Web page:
Beyond Kevorkian

Essay by Anonymous UserUniversity, Bachelor'sA, March 1997

download word file, 5 pages 3.7

In thousands of homes across the nation victims of terminal illnesses sit in pain due to their sicknesses. Should these people have to go through all of that pain and suffering just for the end result of death? Should these people have the right to assisted death, to rid themselves of unbearable pain? This topic has been one of the great controversies over the last several years.

Not too long ago if someone was found assisting in suicide, it was seen as a felony crime. But recently there have been court cases taken up in two federal appellate courts that ruled terminally ill patients have the right to seek doctor assisted suicide (Carter 1). These cases took place in New York and Washington. This added two more to the list of states that legalized this means of ending life. However, doctor assisted is still seen as a criminal act in thirty four states(Rosen 1).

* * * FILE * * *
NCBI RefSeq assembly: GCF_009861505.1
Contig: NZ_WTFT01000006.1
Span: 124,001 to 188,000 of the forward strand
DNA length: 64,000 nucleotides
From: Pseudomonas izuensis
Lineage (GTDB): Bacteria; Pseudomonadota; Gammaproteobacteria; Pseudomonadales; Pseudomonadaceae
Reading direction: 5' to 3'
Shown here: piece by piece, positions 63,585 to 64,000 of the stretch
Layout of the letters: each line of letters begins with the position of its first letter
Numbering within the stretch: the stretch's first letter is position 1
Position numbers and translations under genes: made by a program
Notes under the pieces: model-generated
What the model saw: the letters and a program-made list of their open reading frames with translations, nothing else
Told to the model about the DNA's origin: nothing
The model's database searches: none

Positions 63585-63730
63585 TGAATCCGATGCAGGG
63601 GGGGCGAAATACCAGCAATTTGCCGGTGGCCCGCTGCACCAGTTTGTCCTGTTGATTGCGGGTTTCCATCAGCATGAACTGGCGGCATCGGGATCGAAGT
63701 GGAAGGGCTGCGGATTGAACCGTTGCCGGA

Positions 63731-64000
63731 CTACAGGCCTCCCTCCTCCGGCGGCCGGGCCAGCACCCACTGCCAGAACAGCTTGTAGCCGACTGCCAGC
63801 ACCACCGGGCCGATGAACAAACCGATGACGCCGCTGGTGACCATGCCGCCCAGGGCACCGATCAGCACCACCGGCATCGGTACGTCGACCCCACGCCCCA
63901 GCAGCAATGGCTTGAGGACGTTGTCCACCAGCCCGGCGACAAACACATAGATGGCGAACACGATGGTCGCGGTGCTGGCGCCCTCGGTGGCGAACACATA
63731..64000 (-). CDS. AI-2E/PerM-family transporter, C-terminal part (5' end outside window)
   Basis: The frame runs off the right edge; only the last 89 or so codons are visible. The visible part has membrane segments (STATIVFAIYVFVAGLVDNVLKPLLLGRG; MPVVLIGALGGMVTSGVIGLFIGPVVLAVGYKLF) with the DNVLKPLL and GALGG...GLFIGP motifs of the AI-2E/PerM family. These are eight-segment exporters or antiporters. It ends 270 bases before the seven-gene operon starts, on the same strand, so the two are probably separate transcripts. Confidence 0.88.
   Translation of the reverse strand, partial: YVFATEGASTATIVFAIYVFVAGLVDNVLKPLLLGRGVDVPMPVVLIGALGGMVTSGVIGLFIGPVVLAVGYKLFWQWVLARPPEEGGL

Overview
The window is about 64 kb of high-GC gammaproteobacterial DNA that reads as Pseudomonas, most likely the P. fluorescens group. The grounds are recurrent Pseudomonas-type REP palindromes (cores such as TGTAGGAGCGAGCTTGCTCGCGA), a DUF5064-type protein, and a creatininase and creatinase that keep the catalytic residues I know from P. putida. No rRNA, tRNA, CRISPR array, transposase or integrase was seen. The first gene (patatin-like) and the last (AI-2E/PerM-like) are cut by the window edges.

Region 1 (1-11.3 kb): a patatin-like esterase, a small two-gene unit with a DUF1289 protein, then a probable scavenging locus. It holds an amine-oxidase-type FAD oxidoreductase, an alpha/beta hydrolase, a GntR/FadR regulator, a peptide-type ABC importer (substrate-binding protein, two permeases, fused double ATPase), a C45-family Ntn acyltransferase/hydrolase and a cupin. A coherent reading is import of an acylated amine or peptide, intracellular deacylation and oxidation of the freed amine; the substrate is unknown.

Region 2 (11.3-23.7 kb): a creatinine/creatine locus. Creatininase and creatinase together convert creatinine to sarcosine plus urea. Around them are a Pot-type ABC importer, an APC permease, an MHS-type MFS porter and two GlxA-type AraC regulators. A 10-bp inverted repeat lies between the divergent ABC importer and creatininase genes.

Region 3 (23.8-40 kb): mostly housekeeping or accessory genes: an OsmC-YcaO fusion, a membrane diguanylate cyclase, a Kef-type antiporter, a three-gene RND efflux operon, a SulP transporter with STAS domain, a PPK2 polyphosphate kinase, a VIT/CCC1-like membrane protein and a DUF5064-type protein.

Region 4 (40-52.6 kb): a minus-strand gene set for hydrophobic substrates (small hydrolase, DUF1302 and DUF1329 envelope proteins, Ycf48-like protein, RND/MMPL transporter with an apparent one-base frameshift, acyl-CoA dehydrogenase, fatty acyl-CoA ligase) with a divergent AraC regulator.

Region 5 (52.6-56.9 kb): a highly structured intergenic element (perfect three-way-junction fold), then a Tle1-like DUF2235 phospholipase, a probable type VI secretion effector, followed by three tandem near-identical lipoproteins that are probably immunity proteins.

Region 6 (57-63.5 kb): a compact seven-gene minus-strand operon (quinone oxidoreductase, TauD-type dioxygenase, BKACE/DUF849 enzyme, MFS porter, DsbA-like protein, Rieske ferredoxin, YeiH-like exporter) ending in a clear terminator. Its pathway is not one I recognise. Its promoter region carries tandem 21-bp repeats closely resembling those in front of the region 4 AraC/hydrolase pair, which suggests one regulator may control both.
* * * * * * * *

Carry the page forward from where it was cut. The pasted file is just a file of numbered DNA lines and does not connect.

In my opinion, doctor assisted suicide should be made legal throughout the nation. If a terminally ill patient wants to take his or her life due to excruciating pain, he or she should have the ability to utilize euthanasia. Ultimately, the decision should be that of the terminally ill individual.

The main controversy over this issue, is the question of morality. Is it morally right for a doctor to assist in suicide? Many individuals feel that it is not. It is thought if assisted suicide is legalized throughout the states, it will encourage families with terminally ill relatives to push them prematurely to their demise(Carter 2). This is an outlandish assumption. A family that truly loves one another would not urge a family member to rush any decision as momentous as ending one's life. If there is caring among the family, the suicide would not take...